Wednesday, March 21, 2001
America's Choice may be 1st choice for CPS redesign
By Andrea Tortora
The Cincinnati Enquirer
The president of a nonprofit company that provides education reform models for schools came to Cincinnati on Tuesday to tell Board of Education members how America's Choice can help redesign the district's high schools.
Only one board member met with John Porter, who said Cincinnati's plans are among the best he has seen. There are 240 schools using the America's Choice curriculum and materials; 30 are high schools.
Cincinnati has put more structure into what schools can work around, said Mr. Porter, a former principal and superintendent. There is a fine line between being too prescriptive and too generic.
America's Choice started in 1989 as part of the National Center on Education and the Economy. It recently was awarded $13 million in a contract with the U.S. Department of Education to continue research and development of its high school programs.
HOW IT WORKS
How America's Choice will work with Cincinnati high schools.|
At Aiken and Taft:
This summer: Three-day leadership academy to start training, with a two-day follow-up in the spring.
In fall and spring: Seven sessions for principals to discuss planning issues, implementation and professional development; five days of literacy training; a one-day math institute, and on-site technical assistance days to focus on using standards and how to increase the focus on reading.
At Withrow and Western Hills:
This summer: Three-day leadership academy, with a two-day follow-up in the spring.
In the fall: Four principals meetings; four days of literacy training; four days of on-site technical assistance.
In the spring: three principal network meetings; a one-day literacy institute; a one-day math institute, and three days of on-site technical assistance.
Cincinnati Public Schools wants to hire the Washington, D.C. company to work with teachers and staff at Aiken, Taft, Western Hills and Withrow high schools.
A $340,000 deal would provide curriculum, materials and teacher training, as well as planning sessions to help schools design new classes and new methods.
Board members did not approve the deal at its March 12 meeting because members wanted more details about the services Mr. Porter and his staff would provide.
Board member John Gilligan said Tuesday's meeting answered a lot of his questions.
It's clear that the administration doesn't have the technical people and the resources to do this job within the kind of time frame they've been handed, Mr. Gilligan said.
The board is scheduled to vote on the contracts again at its March 26 meeting.
America's Choice standards and curriculum fit Ohio's state standards, which were created using the America's Choice model.
The model focuses on teaching students to reach certain educational expectations or standards. Teachers must determine what a student's academic training should look like at the end of high school, Mr. Porter said.
Students would leave these new high schools having met certain academic requirements, some with advanced placement credits, others with internship experience in a career.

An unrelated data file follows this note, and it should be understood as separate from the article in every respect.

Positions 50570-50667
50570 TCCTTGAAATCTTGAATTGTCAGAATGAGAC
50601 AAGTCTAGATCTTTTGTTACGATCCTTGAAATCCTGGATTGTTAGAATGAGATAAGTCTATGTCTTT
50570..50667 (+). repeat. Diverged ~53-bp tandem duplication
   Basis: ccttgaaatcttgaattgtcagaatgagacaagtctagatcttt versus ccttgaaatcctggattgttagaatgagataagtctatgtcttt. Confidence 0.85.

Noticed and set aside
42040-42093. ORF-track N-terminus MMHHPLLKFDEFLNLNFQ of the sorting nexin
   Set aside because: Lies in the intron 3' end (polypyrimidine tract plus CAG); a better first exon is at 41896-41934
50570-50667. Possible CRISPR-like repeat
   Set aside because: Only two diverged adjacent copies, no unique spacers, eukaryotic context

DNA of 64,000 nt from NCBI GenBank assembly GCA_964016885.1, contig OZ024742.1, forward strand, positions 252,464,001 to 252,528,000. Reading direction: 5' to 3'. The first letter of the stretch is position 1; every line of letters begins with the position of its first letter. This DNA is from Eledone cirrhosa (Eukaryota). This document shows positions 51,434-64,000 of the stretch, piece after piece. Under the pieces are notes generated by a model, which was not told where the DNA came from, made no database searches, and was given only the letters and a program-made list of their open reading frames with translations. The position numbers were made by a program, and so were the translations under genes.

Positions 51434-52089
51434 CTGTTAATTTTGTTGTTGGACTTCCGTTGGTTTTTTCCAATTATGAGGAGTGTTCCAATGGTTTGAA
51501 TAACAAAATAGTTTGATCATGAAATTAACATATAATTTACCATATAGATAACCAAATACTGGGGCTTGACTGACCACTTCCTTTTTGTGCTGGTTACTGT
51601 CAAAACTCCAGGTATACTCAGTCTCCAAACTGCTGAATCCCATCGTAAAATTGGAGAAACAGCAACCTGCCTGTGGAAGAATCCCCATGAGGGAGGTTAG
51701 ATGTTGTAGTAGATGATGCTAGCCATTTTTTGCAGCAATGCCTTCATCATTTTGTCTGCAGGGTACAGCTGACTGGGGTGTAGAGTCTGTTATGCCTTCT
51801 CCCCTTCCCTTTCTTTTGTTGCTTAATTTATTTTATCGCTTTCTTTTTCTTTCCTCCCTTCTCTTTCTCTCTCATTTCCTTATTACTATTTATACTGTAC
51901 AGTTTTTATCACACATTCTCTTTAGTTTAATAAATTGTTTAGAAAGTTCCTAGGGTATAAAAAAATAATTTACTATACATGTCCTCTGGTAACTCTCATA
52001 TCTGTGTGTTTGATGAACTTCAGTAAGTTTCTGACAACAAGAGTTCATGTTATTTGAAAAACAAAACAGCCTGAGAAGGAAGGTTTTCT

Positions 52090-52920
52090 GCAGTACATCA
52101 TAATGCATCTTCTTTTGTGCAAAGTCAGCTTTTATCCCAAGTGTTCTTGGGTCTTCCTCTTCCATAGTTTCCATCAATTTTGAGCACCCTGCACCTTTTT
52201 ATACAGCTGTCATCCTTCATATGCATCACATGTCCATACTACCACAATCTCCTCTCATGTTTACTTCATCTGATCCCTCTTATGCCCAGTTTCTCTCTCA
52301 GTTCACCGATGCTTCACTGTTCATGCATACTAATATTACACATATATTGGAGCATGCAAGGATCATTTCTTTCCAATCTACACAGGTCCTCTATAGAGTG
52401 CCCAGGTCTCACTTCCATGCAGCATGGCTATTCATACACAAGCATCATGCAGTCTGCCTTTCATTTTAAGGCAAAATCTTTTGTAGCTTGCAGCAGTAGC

All students from America's Choice schools are guaranteed not to need remedial work in English and math.
The America's Choice structure fits well with Cincinnati's plans to redesign its five neighborhood high schools into preparatory academies, where ninth- and 10th-graders will focus on the basics of reading, writing, math and science.
Students then will be promoted to the senior institute of their choice for 11th and 12th grades. The institutes specialize in such subjects as information technology, university preparation and vocational education.
The district wants to open redesigned high schools at Aiken and Taft in August. Taft would offer a senior institute in information technology.
Western Hills and Withrow will spend next year planning.
America's Choice has offered high school programs for two years and is about 50-50 in its overall success, Mr. Porter said.
He said schools need three to five years before extensive positive results are seen. But changes in attendance, training and the quality of student work are apparent within six months.
Fastest-growing areas are far from Tristate's center
Boone leads N.Ky. population surge
Northern Kentucky racial breakdown
Burned firefighter dies after two-week struggle
Kroger clerk seriously hurt aiding co-worker
Mercy Hospital closing in Hamilton in June
Mercy closure extends trend to consolidate
Appeal ordered, date set for death
Election board member ousted in fund scandal
SAMPLES: Pure Kentucky
RADEL: Profiling suit
Diners could feel pinch of outbreak in Europe
Schools remove fund issue
America's Choice may be 1st choice for CPS redesign
Change aids opponents of rich
Cincinnatian said to be envoy choice
City may seek legal help in police discipline cases
Crawfish herald Spiral week
Kentucky number rises 10% in census
Kings fund drive progresses
Lawmakers ponder law to address profiling
Lights at Reds' new stadium to cost $1 million less
Metro unveils expansion plan
Outside lawyers in police discipline cases proposed
Postal worker fired in alleged theft case
Program cuts asthma visits
Redistricting may be war
St. Bernard to appeal loss of city status
State gives grants for DARE programs
Students can learn of Africa, museums
Tristate A.M. Report